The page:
Wrestling: Taking it to the Mat
31 Oct, 2009By: Amy Henderson
It's a time honored tradition dating back 15,000 years. It evolved to become the number one sport of the early Olympic Games. Today it is the sixth most popular sport in our high schools with 267,378 participants according to the National Federation of State High School Associations. What is it? Wrestling.
The sport of wrestling is at an all time high with participation continuing to grow. Currently, 10,311 high schools in 49 states are sponsoring high school boys wrestling programs. Arkansas recently expanded their 2008-09 sports program to include wrestling and realized a state record of 1,975 participants for the first season. Mississippi is the only remaining state in the United States that does not have a sponsored highschool wrestling team.
California leads the country with 18,962 athletes competing in high school wrestling during the 2008-09 season. Illinois checks in second with 16,213 followed by New York, Ohio and Michigan respectively.
And it's not just a sport for boys either. During 2008-09, 6,025 high school girls competed in wrestling.
"It's one of the top revenue generators in all sports," said Mike Moyer, executive director of the National Wrestling Coaches Association. "There were 80,000 tickets sold in Pennsylvania at the State Championships and New Jersey sells between 60,000 and 70,000 tickets. At the NCAA level over 97,000 tickets were sold for the Division I Championships in St. Louis, Missouri."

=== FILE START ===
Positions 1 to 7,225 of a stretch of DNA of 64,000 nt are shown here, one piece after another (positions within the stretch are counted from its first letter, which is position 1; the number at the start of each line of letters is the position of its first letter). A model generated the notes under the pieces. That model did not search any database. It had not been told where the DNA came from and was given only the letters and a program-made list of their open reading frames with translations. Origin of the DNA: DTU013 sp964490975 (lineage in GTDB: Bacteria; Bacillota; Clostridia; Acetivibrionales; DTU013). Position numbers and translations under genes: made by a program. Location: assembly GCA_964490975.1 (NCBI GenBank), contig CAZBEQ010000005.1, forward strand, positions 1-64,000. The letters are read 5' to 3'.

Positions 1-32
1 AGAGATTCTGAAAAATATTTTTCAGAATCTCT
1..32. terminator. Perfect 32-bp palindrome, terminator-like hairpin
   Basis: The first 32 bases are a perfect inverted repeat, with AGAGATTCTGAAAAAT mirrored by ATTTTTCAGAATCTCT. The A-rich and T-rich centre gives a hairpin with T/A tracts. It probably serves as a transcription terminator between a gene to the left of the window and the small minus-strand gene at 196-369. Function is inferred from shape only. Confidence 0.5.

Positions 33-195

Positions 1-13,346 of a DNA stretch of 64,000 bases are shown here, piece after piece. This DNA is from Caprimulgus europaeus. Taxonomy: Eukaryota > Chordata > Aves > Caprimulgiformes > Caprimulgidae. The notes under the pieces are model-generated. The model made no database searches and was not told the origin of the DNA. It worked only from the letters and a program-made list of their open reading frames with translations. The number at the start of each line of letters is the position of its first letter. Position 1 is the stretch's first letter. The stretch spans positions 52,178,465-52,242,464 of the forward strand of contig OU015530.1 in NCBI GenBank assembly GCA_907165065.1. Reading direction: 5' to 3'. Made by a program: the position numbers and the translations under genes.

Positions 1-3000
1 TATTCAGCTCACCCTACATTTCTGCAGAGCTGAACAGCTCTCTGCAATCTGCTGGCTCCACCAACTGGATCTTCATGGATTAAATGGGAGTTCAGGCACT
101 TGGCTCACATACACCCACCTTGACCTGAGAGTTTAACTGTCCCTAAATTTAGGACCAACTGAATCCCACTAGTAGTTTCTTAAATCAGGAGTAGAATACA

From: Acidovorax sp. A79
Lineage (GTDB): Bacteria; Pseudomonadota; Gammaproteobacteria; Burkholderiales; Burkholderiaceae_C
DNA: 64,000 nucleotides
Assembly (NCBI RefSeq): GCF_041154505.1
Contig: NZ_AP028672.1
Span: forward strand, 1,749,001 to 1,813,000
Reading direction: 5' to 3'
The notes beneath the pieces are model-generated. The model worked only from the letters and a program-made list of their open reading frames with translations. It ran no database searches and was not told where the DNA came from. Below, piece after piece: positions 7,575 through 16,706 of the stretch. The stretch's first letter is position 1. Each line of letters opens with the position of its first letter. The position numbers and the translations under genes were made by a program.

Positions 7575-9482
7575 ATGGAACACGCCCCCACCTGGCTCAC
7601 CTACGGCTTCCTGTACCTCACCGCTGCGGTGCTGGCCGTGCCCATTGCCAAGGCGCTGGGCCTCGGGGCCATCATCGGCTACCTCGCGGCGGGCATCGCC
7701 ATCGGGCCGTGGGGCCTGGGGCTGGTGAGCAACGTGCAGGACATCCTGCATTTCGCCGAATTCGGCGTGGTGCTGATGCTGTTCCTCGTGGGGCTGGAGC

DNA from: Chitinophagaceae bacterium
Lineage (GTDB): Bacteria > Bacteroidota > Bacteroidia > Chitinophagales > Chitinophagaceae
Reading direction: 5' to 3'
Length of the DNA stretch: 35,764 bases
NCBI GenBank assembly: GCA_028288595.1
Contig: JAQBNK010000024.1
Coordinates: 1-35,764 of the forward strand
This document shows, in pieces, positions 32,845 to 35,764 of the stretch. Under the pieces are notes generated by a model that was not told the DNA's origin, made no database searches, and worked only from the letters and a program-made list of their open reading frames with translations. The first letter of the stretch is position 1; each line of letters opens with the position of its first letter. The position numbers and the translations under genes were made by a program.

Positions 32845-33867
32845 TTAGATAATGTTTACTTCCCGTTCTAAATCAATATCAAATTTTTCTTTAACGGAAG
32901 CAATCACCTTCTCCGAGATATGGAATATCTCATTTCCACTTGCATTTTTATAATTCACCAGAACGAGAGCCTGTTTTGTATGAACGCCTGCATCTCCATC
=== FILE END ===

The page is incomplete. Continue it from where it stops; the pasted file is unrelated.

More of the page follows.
But why such rapid growth?
According to Moyer, it's simple. "Number one, it is one of the oldest sports in the world, so it's been around for a long time; and number two, it is one of the sports that you can play regardless of your size," he said.
Moyer continued, "It's not like basketball, baseball, or soccer that has a high level of hand eye coordination. It can accommodate athletes of all sizes and it's very exciting to watch."
John Giacche, head coach of Union Endicott High School in upstate New York for the past four years concurs.
"Anyone can do it - whether you are 96 pounds or 296 pounds," explained Giacche. "I think some of the emergence is because it takes a special breed of a person to compete and be successful in the sport. It draws a different type of athlete since it's such an individual sport. It forces them to rely on themselves and be accountable for themselves. It's one of those sports that hard work, dedication and discipline pays off more than other sports. Maybe because in many ways it's such an individual sport and it's very cost efficient."
Wrestling's origins can be traced to Babylonia, Egypt, France, Japan and England. Colonists then carried the tradition overseas, and early Americans discovered the sport of wrestling to be popular among Native Americans as well. There is even a recorded list of Olympic wrestling winners dating 708 B.C. Some notable wrestlers include philosopher Plato, and Presidents George Washington, Abraham Lincoln and Teddy Roosevelt.
According to the Merriam-Webster online dictionary, it defines wrestling as "a sport or contest in which two unarmed individuals struggle hand-to-hand with each attempting to subdue or unbalance the other.'
The original form of wrestling included a brutal level of competition and eventually became more regulated in style, rules, regulations and formats. Early Greco-Roman wrestling competitions evolved into Freestyle and eventually became the Scholastic or Folk-Style wrestling native to the United States.
This time-honored tradition has evolved and become more colorful. In addition to the traditional formats of Greco-Roman, Freestyle and Scholastic, we also have the World Wrestling Entertainment where the personalities are as colorful as fireworks on the fourth of July.